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Chris Trotter says equal opportunity misfortunes, experiences related much more closely to one’s location in the socio-economic power structure, may be more important than race in determining a life's economic success

Chris Trotter says equal opportunity misfortunes, experiences related much more closely to one’s location in the socio-economic power structure, may be more important than race in determining a life's economic success

By Chris Trotter*

Telling people things they don’t want to hear may be interpreted as either an act of bravery, or foolishness. In a world grown extraordinarily sensitive to charges of racism, a government report which states that “family structure and social class had a bigger impact than race on how people’s lives turned out” is bound to create controversy. But, this is exactly what the British Commission on Race and Ethnic Disparities (CRED) has done, and controversy is exactly what it has got.

In one of those ironies with which history abounds, the Report, commissioned by Boris Johnson’s Conservative Government in the aftermath of the world-wide “Black Lives Matter” protests of 2020, and which highlights the critical role played by social class in generating inequality, has “disappointed” Sir Keir Starmer, leader of the British Labour Party. Starmer’s namesake, Keir Hardie (1856-1915) a pioneer of working-class representation in the British parliament, would have found Starmer’s response ideologically inexplicable.

According to a BBC news report (2/4/21), the CRED Report found evidence that “factors such as geography, family influence, socio-economic background, culture and religion had ‘more significant impact on life chances than the existence of racism’.”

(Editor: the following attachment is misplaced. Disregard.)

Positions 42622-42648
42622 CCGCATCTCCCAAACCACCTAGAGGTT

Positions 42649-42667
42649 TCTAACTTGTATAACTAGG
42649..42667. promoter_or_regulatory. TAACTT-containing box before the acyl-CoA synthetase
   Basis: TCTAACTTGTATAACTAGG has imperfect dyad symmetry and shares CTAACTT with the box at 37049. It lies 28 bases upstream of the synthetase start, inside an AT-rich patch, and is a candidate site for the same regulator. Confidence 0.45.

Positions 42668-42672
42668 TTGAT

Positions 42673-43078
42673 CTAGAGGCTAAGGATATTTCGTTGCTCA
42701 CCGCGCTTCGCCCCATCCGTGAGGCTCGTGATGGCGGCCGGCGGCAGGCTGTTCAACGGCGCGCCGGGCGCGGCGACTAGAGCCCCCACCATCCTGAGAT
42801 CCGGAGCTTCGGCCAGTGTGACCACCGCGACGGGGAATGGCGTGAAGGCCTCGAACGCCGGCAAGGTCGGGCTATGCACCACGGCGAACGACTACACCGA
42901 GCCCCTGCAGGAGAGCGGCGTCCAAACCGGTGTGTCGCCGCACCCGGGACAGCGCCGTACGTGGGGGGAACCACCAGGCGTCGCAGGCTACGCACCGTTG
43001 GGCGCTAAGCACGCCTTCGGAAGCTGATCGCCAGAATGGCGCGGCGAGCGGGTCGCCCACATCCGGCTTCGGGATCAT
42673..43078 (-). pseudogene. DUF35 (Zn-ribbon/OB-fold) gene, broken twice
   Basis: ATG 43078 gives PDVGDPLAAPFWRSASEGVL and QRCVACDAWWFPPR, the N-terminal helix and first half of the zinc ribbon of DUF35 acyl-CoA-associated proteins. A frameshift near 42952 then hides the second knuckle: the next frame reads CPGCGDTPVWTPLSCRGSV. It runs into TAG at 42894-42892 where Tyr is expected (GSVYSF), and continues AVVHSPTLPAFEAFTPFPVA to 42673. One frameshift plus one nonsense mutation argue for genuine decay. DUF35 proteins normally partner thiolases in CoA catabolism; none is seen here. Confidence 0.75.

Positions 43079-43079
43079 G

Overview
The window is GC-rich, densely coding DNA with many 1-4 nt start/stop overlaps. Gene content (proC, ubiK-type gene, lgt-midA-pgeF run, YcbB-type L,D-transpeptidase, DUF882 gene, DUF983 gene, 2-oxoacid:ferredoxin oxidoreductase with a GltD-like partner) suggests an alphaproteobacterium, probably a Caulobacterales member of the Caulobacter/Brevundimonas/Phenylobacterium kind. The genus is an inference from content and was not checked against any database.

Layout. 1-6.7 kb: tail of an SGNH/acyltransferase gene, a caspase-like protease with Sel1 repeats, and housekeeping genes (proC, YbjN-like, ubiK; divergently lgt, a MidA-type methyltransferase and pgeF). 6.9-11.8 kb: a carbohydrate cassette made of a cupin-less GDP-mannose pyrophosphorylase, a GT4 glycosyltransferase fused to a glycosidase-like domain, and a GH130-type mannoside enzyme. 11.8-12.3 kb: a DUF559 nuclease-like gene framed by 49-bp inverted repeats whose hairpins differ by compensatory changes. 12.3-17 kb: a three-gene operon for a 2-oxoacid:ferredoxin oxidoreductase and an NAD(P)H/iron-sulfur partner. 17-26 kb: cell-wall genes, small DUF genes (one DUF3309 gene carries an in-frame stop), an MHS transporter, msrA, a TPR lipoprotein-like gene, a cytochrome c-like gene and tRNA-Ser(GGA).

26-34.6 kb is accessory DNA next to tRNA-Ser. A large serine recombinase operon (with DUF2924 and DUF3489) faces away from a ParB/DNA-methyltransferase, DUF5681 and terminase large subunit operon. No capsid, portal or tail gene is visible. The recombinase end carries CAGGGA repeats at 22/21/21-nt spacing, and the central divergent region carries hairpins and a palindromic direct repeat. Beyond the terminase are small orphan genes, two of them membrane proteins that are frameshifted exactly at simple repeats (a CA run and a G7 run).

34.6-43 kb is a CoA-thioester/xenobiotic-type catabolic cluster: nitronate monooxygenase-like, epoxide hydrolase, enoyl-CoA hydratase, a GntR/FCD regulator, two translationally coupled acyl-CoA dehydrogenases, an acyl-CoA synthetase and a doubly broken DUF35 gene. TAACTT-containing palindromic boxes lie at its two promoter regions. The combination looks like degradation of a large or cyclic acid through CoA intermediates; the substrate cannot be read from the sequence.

It is difficult to think of a statement more calculated to upset those for whom white racism – personal and institutional – constitutes the key explanation for the negative experiences and life outcomes of people living in Black, Asian and minority ethnic communities. The only information likely to prove more “triggering” is the CRED Report’s finding that, in terms of raw numbers, there are more white families living in poverty in Britain than black families.

Since whites make up the overwhelming majority of UK citizens, this might seem like a trivial finding. The very important issue it raises, however, is the impact of life experiences completely unrelated to race upon the way people’s lives unfold. The closure of a factory, or a coal mine. Extended periods of unemployment. The impact of clinical depression on familial relationships. The consequences of drug and alcohol abuse. All of these are equal opportunity misfortunes: experiences related much more closely to one’s location in the socio-economic power structure than to the colour of one’s skin.